10: snack on baked oatmeal from home.
12 pm: take lunch outside to eat in park. share a bench with 8 other people. have picture taken by random tourists with no sense of personal space.
12:45: back to work.
4:45: contemplate leaving on time but decide to stay and get ahead on a project.
5:30: head out the door, fight my way to the train, fight my way onto the train, fight for a spot to hang on to the railing for dear life, fight my way off the train.
5:45: arrive in Jersey City and take a deep breath. my commute is hands down the worst part of my day, which is an undoubtedly good thing.
5:52: get home, greet cat monsters, immediately change into pjs because staying in work clothes for 10 seconds longer than absolutely necessary is for the birds.
6:10: snack on two cookies and milk, watch an episode of HIMYM on Netflix while straightening up, vacuuming, doing dishes from lunch.
6:30: Chris gets home! Yay Chris!! Chat with him, recount our days, generally veg out.
6:45: start cooking dinner.
7:30: sit down to dinner, eat probably too quickly while watching The Office on Netflix.
8: clean up dinner, clean up kitchen and bathroom, fold some laundry.
8:30: relax with Chris and wine and a candle and either some West Wing or a book if I’m feeling cognizant enough to be literate.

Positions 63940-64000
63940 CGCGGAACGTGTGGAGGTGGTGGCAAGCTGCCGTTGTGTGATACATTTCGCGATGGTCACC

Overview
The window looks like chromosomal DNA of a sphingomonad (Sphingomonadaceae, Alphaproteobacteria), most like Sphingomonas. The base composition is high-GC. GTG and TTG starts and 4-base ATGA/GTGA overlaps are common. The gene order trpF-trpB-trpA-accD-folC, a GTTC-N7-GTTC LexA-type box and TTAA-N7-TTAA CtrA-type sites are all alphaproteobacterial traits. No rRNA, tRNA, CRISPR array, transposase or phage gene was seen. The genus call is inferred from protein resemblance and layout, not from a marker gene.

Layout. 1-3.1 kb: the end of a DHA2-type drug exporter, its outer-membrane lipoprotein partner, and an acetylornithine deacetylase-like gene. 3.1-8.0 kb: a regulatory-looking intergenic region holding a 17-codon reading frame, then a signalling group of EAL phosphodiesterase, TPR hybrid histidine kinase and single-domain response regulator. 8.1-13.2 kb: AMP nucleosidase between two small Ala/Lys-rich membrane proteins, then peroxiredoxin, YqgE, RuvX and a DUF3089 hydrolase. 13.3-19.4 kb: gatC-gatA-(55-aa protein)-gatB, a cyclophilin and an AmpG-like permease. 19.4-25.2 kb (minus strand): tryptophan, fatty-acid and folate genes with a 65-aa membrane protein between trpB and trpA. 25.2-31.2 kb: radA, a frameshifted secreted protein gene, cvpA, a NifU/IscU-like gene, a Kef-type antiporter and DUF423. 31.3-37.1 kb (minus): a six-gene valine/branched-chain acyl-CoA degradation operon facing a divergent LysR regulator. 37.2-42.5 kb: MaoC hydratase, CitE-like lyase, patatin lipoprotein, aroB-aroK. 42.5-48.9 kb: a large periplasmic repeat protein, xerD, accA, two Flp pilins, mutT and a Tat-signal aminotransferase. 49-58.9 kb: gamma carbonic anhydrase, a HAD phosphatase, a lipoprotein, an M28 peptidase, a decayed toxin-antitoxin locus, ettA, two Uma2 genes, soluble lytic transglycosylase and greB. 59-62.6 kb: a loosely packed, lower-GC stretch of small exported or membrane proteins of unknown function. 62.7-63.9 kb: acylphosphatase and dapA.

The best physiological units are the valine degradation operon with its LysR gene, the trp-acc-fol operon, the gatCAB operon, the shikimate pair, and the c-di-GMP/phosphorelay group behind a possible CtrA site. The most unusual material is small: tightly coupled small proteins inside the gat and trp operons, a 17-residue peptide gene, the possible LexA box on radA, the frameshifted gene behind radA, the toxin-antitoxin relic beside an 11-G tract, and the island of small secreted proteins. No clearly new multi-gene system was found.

10pm: (yes, really) brush teeth, FLOSS (so important), wash face, head to bed, attempt to read for 25 seconds before immediately falling asleep.
So, that was a typical day in Jersey City. I’m lame, and I watch way too much TV. To be fair, it was a cold spring. On warmer days I think about getting outside more. My commute was terrible, but blessedly short. My favorite parts of my weekly JC schedule were being able to spend so much time with Chris and the early morning runs especially in the summer when the sun was already up. Being able to run outside in the sunshine and then be done with my workout before work was amazing.
The hardest part of my new schedule is the longer commute. My day is shorter by two hours, which isn’t terrible, but adds up. Luckily, I ride in with Chris, so we still get to spend an hour of that missing time together. Also, I’m getting more reading done on the train, so my literacy is no longer in danger. The hardest adjustment is the running. I don’t care for afternoon running, but it’s very dark and quiet here in the mornings at my new earlier wake up time. That’s great for sleeping in, but also great for getting hit by a car, bitten by a dog or abducted.
On the upside, coming home to a town that truly feels a world away from the city is amazing. It almost feels like a literal weight is lifted off my shoulders every time I step off the train and on to the clean, quiet streets. Jersey City was the best place I’ve ever lived, and I still love it so much, but it never felt that different from the city. I always felt like I was “on” and never had time to recharge. In comparison, Cranford is idyllic, and I can feel the stress melting away when I get there. It’s been wonderful.
I know it’s only a matter of time before I adjust to this new schedule and I know the novelty of a new town will wear off, but I think I’m going to like it here.